PhD Defense by Katriona Mai Landau Gould

PhD Thesis: Link for the PhD Thesis will be updated, when it is uploaded by the NBI-Education team - PhD theses by DAWN – University of Copenhagen (

Title: ULTRA RED GALAXIES IN THE DISTANT UNIVERSE: The first quiescent galaxies and their hidden progenitors

Abstract: Understanding the story of how galaxies formed and evolved over cosmic history is the shared quest of extra-galactic astronomers. If one were to look out into the universe around us, it would become evident that galaxies fall roughly into two groups: those that still actively form stars (blue galaxies), and those that have long since become quiescent (red galaxies). These
populations arise as an natural consequence of the interplay between galaxies, the dark matter halos they live in, and the gas that surrounds these environments, the latter of which is the key ingredient of star formation. But what cannot be explained, is how only 1-2 billion years after the Big Bang, quiescent galaxies began to appear, seemingly having assembled billions of solar masses in a few hundred million years, and quenched their star formation in equally rapid timescales. These are the first massive quiescent galaxies (MQGs). This issue has been the subject of much examination over the past few decades, increasingly so since these galaxies were spectroscopicically confirmed only in the past decade. Despite these studies, several challenges remain, ranging from how best to select these galaxies in our data sets, to understanding their physical origins. This thesis presents the exploration of these first quiescent galaxies and their possible origins via the study of data taken with both ground and spaced-based telescopes, including JWST, using two new codes presented in this work. The first part of this thesis presents a novel selection method designed to find high redshift quiescent galaxies in photometric catalogs, specifically tailored to their unique colours. This method was designed to allow for a wide variety of colours, and therefore allows us to select more recently quenched galaxies, as they are bluer than the typical quiescent galaxy. First tuning the method using cosmological simulations, I found that my method outperforms a classical colour selection at z > 3. I then applied the selection method to the widest and deepest optical/near-infrared photometric catalog of the COSMOS field, COSMOS2020. Therein I explored the number densities to understand the rarity of these galaxies, and compared to similar galaxies in simulations in order to understand their physical origins. I calculated the number density of MQGs from z = 5 to z = 2, confirming this is period of tremendous growth in the early universe. I compared these number densities to those produced from cosmological simulations and found that no simulations can reproduce the number densities of MQGs found observationally at z > 3, implying that new recipes are needed.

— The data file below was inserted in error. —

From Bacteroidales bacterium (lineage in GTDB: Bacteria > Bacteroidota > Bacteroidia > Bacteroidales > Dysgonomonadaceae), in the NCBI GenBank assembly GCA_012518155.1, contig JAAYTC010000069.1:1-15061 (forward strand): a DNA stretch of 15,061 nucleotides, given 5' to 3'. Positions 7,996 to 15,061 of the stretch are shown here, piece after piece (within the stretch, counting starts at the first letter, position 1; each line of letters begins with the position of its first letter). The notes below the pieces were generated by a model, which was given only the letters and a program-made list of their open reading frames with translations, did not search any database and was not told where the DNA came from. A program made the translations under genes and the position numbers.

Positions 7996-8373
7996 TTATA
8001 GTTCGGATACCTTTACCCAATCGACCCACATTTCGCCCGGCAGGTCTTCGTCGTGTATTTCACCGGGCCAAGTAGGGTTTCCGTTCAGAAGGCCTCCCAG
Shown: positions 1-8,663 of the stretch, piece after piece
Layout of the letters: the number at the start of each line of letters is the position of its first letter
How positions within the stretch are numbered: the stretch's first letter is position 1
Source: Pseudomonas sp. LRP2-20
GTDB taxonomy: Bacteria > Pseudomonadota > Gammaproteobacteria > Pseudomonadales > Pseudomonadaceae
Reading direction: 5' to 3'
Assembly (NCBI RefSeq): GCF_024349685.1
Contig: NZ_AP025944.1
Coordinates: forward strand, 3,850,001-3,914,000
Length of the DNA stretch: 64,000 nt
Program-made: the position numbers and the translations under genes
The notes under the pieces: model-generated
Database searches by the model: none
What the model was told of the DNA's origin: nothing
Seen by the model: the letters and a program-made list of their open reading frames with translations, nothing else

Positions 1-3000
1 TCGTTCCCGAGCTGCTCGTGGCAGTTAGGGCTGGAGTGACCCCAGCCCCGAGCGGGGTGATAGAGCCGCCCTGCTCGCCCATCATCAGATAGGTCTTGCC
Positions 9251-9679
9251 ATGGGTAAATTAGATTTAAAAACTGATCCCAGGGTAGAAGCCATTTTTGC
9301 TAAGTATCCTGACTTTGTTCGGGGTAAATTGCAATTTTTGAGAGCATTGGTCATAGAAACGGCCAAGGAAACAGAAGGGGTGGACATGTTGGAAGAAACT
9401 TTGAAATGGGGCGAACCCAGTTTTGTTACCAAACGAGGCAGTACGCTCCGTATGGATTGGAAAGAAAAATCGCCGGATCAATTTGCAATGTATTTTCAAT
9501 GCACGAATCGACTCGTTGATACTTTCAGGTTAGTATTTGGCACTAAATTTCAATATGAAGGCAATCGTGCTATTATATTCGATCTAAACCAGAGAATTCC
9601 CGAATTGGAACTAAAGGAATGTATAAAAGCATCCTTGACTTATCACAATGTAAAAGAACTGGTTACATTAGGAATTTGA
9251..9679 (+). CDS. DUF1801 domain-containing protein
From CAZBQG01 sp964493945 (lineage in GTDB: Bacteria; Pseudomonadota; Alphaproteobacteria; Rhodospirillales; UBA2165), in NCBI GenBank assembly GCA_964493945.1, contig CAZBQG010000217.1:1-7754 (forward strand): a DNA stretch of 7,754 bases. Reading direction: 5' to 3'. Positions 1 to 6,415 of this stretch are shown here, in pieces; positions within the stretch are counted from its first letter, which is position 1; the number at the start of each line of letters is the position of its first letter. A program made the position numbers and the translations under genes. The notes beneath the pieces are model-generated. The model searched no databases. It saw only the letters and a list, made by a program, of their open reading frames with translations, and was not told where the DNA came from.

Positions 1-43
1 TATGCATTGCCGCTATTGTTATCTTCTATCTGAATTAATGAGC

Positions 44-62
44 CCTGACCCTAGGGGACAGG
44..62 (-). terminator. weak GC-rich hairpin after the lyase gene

In the second part of the thesis, I applied this method to eleven public imaging fields taken in the first three months of JWST observations, finding number densities for massive (log(M∗/Mo)>10,6) (quiescent galaxies at 3 < z < 4 on the order of 10−5 Mpc−1, with field to field variations and cosmic variance playing a huge role in deriving these estimates, highlighting the importance of searching for these galaxies over multiple fields. Tuning the selection allowed for the discovery of lower mass quiescent galaxies, something which was expected, but highly difficult to study prior to the launch of JWST. Finally, a quiescent galaxy candidate at z > 4 selected by the method was later confirmed to be one of the most distant and old quiescent galaxies ever found to date, highlighting the method’s flexibility in finding all types of galaxies. I also used this colour selection to identify quiescent galaxy candidates at z > 2 in the CANUCS survey, and presented a preliminary sample of spectra of quiescent galaxies at z ∼ 2 observed with JWST/NIRSpec, including two galaxies at z > 3. These galaxies exhibit a range of spectra of different apparent ages, further demonstrating the colour selection method as a way to explore galaxies in all stages of quenching.

Finally, in the third part of the thesis, I presented novel observations of an optically invisible, dusty star forming galaxy at z = 3.65 (dubbed “BB”) observed both with JWST/NIRCam and NIRSpec. I developed a new software specifcally to ft the spectrum of this galaxy, and explored its stellar populations and inter-stellar medium (ISM) properties using a combination of photometry and spectroscopy. I found that BB is a massive, star forming, highly dust obscured galaxy, with a strongly ionized ISM. Line ratios based on standard diagnostics as well as significant residuals indicating a broadened HeIλ10830 line imply the galaxy is either hosting an active black hole, is experiencing shocks, or has strong stellar winds from evolved stars. This galaxy is already as small as z ∼ 3 quiescent galaxies, and combined with its stellar mass and fast gas depletion timescale, I hypothesised that BB will join the compact quiescent galaxy population by z ∼ 2. Based on BB’s similarity to other optically dark main sequence galaxies at z > 3, it is possible this population could also be progenitors of the high redshift massive quiescent galaxy population.


  • Gabriel Barnes Brammer, Niels Bohr Institute, University of Copenhagen


  • Francesco Valentino, European Southern Observatory (ESO)

Evaluation Committee:

  • Pascal Oesch, University of Geneva, and the Niels Bohr Institute, University of Copenhagen
  • Mariska Kriek, Leiden University
  • Ross McLure, The University of Edinburgh


There will be a following reception at NBB in the DAWN Section on the 2nd floor (Niels Bohr Building, Rådmandsgade 62-64, 2200 Copenhagen N)

ZOOM-link for participants whom are not able to attend : 

Meeting ID: 613 3396 9355

Passcode: 099435